Tuesday, February 25, 2020 UTC

KEEPING CONNECTED WHILE AT COLLEGE

Horizons has launched a unique family and youth ministry resource that intends to help Byzantine Catholic youth include faith in their choice of a college.  “Keeping Connected While at College: A National College Directory for Byzantine Catholic Youth and Their Parents” lists colleges and universities across the United States located within a 20-minute drive from a Byzantine Catholic church.  The directory includes every parish, mission and outreach of the four Ruthenian Byzantine Catholic eparchies in the country.

The project is a response to statistics in recent years which indicate that young people continue to abandon their faith during their college years.  This decline is the result of a combination of factors.  However, for some Byzantine Catholic youth, it is facilitated by the fact that their colleges of choice do not have Byzantine Catholic churches nearby

Horizons editor Laura Ieraci said the directory, which includes more than 100 colleges and universities, is also an attempt to “start a new movement in our Byzantine Catholic community — a change in the dominant mindset — that sees the Byzantine Catholic faith and faith practice within our particular tradition as a significant factor to consider in choosing the ‘right’ college or university.” 

“Faith is either on the back burner or not a factor at all in the selection process,” said Ieraci.  “Our directory is encouraging families to do the opposite — to make faith a priority when choosing a school for a young adult’s most formative years.”

The national college directory is “not only a handy tool but an absolute necessity” said Father Thomas Loya, director of the Marriage and Family Ministry of Parma, in the foreword.  “The ‘mortality rate’ of faithfulness to church teaching and to church involvement during the young adult years is extremely high.”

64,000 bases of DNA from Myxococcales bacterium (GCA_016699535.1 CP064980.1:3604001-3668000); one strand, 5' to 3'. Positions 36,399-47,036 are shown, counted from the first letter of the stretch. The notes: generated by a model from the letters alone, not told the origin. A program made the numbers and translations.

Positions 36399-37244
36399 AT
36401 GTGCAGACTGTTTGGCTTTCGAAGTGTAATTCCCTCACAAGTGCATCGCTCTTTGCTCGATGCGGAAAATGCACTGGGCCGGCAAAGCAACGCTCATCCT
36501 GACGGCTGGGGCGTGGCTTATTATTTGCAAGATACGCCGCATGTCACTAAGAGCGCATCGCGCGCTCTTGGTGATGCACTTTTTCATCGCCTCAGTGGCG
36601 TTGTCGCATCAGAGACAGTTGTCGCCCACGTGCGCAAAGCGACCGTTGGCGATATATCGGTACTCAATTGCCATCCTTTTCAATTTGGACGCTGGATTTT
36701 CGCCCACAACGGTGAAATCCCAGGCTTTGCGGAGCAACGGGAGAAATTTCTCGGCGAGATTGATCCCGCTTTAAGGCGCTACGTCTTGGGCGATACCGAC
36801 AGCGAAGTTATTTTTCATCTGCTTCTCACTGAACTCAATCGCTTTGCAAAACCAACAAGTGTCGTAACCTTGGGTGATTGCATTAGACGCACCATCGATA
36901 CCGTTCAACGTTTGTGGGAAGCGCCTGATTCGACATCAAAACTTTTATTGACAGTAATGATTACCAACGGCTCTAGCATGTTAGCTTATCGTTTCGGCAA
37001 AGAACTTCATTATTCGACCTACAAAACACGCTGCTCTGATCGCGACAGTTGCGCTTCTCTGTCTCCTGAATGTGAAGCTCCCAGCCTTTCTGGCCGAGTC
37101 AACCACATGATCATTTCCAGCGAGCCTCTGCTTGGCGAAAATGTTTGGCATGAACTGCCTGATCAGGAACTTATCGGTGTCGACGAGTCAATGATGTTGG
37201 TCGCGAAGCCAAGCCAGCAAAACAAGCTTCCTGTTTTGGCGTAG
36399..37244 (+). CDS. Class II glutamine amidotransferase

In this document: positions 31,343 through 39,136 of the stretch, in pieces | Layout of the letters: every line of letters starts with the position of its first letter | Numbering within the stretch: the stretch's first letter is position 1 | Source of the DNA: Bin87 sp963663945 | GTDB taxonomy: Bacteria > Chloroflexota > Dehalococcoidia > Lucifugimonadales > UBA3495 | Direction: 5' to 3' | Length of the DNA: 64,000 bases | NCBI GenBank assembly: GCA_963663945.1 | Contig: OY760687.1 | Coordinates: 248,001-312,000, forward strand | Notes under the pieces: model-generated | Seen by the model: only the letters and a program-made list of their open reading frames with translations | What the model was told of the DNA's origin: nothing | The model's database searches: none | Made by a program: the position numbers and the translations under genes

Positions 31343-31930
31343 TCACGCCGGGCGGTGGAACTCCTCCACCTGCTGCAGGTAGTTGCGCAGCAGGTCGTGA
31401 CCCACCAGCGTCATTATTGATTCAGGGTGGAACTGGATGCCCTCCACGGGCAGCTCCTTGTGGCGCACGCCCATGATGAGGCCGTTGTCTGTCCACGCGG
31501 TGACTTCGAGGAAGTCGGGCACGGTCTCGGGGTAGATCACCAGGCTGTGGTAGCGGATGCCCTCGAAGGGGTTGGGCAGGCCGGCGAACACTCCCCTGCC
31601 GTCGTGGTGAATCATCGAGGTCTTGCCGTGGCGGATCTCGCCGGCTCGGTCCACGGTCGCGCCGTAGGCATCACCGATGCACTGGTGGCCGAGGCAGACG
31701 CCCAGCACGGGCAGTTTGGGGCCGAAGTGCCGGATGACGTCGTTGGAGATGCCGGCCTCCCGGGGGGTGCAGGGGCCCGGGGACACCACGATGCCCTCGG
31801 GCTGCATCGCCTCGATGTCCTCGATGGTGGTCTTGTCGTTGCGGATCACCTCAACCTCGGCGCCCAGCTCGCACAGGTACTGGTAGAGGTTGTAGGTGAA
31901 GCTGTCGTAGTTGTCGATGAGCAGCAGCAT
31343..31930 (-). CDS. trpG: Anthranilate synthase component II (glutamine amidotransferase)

College students “need to be connected with structures and people who will help them navigate through the often stormy psycho-spiritual transitions from childhood to adulthood.  Structure and people are necessary for the young person to retain a continuity in their faith,” he said.

A good education and a good career path need not exclude faith, said Deacon Nicholas Szilagye, who penned the introduction to the directory.  The retired physician is a member of Horizons’ editorial board, and he and his wife, Kathryn Kranack, dedicated about 80 hours per month for five months to compile the list of colleges for the directory.

College should include the formation of the whole person, and the spiritual life must be a part of it, too, the deacon wrote.  He also shared how his personal choice for schools, internships and residency were informed by where he could “keep my Byzantine Catholic faith alive, as well as forge ahead with my career.” Loretta Nemeth also provides tips to parents and parishes on how to keep college students connected to the Byzantine Catholic faith.

The directory is available for free at: www.parma.org/horizons/collegedirectory.

By Horizons Staff (official newspaper of the Eparachy of Parma)